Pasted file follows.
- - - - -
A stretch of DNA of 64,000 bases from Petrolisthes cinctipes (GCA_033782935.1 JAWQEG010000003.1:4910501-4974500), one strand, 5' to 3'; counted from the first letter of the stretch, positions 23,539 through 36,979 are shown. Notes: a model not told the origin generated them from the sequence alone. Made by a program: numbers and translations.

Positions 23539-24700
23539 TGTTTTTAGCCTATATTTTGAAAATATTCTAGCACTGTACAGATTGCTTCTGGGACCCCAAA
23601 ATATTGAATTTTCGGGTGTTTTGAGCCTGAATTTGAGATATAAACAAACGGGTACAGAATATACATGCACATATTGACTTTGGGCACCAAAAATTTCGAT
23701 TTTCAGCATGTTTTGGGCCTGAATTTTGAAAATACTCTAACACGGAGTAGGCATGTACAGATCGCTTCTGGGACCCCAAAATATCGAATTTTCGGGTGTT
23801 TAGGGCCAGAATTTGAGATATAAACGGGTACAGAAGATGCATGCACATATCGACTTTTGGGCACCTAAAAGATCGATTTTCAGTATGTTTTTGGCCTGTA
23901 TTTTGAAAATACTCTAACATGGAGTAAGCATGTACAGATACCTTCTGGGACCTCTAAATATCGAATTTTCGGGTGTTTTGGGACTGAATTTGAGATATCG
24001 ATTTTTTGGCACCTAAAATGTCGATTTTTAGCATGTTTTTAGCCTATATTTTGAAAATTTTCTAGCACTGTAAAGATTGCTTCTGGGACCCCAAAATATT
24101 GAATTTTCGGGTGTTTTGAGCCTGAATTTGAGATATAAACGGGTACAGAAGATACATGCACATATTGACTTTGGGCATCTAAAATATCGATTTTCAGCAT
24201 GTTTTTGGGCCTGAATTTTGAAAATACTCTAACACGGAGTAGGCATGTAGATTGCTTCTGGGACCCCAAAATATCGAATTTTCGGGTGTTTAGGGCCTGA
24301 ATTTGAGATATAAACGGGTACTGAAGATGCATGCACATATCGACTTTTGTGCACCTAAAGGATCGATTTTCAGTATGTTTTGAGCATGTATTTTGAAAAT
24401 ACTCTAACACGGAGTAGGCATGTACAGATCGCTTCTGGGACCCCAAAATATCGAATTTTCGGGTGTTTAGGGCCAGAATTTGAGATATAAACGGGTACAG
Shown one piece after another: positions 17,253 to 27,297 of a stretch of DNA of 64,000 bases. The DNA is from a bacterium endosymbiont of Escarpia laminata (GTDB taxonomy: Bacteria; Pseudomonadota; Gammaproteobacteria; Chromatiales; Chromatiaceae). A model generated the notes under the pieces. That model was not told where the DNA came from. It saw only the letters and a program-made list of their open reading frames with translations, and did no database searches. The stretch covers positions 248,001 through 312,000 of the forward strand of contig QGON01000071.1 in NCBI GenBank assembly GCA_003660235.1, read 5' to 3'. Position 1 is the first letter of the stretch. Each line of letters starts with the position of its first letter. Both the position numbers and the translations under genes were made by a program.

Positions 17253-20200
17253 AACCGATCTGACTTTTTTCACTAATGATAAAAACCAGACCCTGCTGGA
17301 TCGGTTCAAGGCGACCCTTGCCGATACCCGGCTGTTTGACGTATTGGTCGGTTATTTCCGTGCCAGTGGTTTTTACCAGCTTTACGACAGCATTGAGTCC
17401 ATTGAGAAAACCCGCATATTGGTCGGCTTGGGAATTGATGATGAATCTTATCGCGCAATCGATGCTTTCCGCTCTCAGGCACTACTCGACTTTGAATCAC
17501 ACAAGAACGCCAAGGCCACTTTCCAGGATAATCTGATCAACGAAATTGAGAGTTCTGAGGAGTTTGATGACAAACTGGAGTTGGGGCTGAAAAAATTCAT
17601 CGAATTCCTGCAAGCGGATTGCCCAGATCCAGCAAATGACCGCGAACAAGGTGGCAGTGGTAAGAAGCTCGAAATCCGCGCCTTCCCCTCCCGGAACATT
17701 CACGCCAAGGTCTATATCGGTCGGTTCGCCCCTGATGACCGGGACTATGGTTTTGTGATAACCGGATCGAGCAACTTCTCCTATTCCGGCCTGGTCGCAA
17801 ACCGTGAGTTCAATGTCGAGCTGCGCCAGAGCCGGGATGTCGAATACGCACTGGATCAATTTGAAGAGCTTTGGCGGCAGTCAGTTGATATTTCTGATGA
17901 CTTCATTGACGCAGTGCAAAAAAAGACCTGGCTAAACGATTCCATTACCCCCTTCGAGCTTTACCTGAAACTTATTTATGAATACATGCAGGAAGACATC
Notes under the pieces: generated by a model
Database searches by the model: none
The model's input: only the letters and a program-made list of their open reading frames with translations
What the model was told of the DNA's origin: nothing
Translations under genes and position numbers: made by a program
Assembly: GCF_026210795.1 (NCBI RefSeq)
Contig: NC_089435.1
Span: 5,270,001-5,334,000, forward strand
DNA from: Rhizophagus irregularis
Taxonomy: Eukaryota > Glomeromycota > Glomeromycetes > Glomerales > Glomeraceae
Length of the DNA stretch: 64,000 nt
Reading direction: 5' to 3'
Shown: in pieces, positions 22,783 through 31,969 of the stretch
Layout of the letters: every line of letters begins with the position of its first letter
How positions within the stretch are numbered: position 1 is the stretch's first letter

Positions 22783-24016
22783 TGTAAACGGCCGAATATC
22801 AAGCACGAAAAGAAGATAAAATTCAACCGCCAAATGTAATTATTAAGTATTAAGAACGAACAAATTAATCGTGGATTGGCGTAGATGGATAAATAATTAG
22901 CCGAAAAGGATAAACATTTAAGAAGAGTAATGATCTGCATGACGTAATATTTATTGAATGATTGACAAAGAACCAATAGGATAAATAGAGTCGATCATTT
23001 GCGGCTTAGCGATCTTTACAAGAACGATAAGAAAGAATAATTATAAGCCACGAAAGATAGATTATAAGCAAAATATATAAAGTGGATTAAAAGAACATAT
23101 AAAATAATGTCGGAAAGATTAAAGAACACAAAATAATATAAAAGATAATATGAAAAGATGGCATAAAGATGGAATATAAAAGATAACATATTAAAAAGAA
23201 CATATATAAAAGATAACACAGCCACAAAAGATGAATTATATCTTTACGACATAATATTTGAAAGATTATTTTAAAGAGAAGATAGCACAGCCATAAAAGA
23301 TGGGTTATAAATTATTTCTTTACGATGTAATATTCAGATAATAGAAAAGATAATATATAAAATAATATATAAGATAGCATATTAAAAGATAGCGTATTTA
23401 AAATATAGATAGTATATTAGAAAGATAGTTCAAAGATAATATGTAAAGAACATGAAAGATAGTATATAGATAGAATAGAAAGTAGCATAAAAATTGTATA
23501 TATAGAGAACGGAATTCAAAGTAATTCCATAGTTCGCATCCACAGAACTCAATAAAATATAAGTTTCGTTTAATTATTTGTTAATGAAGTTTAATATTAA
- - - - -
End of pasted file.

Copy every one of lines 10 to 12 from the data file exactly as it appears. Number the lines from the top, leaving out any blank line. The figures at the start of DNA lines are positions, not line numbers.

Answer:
24201 GTTTTTGGGCCTGAATTTTGAAAATACTCTAACACGGAGTAGGCATGTAGATTGCTTCTGGGACCCCAAAATATCGAATTTTCGGGTGTTTAGGGCCTGA
24301 ATTTGAGATATAAACGGGTACTGAAGATGCATGCACATATCGACTTTTGTGCACCTAAAGGATCGATTTTCAGTATGTTTTGAGCATGTATTTTGAAAAT
24401 ACTCTAACACGGAGTAGGCATGTACAGATCGCTTCTGGGACCCCAAAATATCGAATTTTCGGGTGTTTAGGGCCAGAATTTGAGATATAAACGGGTACAG